Round the world cyclist gives talk for One World Week
A cyclist who spent four years cycling around the world is to speak during One World Week, which aims to celebrate global diversity on campus.
Alastair Humphreys left England on his marathon journey in August 2001. After more than 1,500 days and 46,000 miles spanning five continents and 60 countries, Alastair arrived back home in November 2005. His journey took him from the deserts of Sudan to a Siberian winter, from Albania to Zimbabwe and from the Dead Sea across to the Andes.
As well as being a pure quest for adventure, his epic journey also helped to raise the profile of the charity Hope and Homes for Children.
The explorer Sir Ranulph Fiennes described Alastair's expedition as the first great adventure of the new Millennium.
He said: “In today’s world of dashing up Everest in less than a day, sailing round the world in ten weeks, and best-selling books about three month motorbike rides, Alastair’s journey stands out as amazing.
“Alastair’s journey was an old-fashioned expedition: long, lonely, low-budget and spontaneous. It was a life on the road rather than a whirlwind break from home."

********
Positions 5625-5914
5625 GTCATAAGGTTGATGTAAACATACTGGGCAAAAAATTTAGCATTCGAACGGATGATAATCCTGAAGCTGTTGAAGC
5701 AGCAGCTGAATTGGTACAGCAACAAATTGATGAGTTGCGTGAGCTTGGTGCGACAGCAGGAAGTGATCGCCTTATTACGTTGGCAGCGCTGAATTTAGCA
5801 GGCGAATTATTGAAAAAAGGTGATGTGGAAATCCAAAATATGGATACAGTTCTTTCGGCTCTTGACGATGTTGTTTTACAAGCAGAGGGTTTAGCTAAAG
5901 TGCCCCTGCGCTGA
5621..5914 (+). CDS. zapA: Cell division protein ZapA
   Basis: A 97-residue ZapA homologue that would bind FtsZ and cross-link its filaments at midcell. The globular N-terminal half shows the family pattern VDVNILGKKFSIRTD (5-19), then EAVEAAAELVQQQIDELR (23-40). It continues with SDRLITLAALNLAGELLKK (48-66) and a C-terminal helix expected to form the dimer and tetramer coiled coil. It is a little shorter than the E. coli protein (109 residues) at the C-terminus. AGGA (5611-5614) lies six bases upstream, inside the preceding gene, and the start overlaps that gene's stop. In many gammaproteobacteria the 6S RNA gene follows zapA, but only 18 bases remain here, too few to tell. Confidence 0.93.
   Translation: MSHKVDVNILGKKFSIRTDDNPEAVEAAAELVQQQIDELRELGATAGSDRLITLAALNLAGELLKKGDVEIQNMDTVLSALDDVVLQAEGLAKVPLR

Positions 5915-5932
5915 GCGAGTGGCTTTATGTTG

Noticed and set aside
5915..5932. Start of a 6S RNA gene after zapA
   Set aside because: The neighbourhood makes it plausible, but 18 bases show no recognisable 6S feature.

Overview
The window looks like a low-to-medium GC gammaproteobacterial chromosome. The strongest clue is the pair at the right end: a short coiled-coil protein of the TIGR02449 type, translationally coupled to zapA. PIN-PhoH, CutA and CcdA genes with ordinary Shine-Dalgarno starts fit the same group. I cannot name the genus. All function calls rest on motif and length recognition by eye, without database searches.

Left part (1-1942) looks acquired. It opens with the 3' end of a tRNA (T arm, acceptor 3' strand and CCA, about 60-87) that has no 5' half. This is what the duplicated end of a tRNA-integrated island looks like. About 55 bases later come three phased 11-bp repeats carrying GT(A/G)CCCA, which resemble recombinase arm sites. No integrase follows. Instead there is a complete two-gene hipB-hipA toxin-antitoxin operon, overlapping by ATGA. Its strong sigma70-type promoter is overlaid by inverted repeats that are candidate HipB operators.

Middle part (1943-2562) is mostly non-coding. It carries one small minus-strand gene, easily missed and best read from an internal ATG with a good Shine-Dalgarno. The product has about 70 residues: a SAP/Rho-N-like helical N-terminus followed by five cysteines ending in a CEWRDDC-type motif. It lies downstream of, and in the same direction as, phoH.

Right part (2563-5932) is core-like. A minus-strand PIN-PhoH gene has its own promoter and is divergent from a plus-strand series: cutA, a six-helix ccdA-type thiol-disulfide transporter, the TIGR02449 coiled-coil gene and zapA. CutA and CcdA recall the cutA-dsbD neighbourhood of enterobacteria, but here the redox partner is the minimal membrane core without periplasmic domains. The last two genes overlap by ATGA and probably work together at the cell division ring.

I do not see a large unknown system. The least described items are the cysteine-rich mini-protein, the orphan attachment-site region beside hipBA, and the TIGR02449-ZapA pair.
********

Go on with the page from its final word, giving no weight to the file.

Alastair will give a free talk on March 14 at 6pm in Furness Lecture Theatre Two.
The talk is part of a programme of student-led events on campus for One World Week from March 12 to 16. The week’s themes include climate change, diversity, social justice and Fairtrade.
Other speakers include Leo Hickman, who reports on ethical living for The Guardian, and Jason Torrence from Transport 2000.
Events on campus include rickshaw rides for charity, a demonstration of a bio car, an unfair basketball game at the sports centre to illustrate the gap between rich and poor countries, a campus clean-up attended by the Vice-Chancellor Prof Paul Wellings, a Fairtrade tea party and a charity fashion show.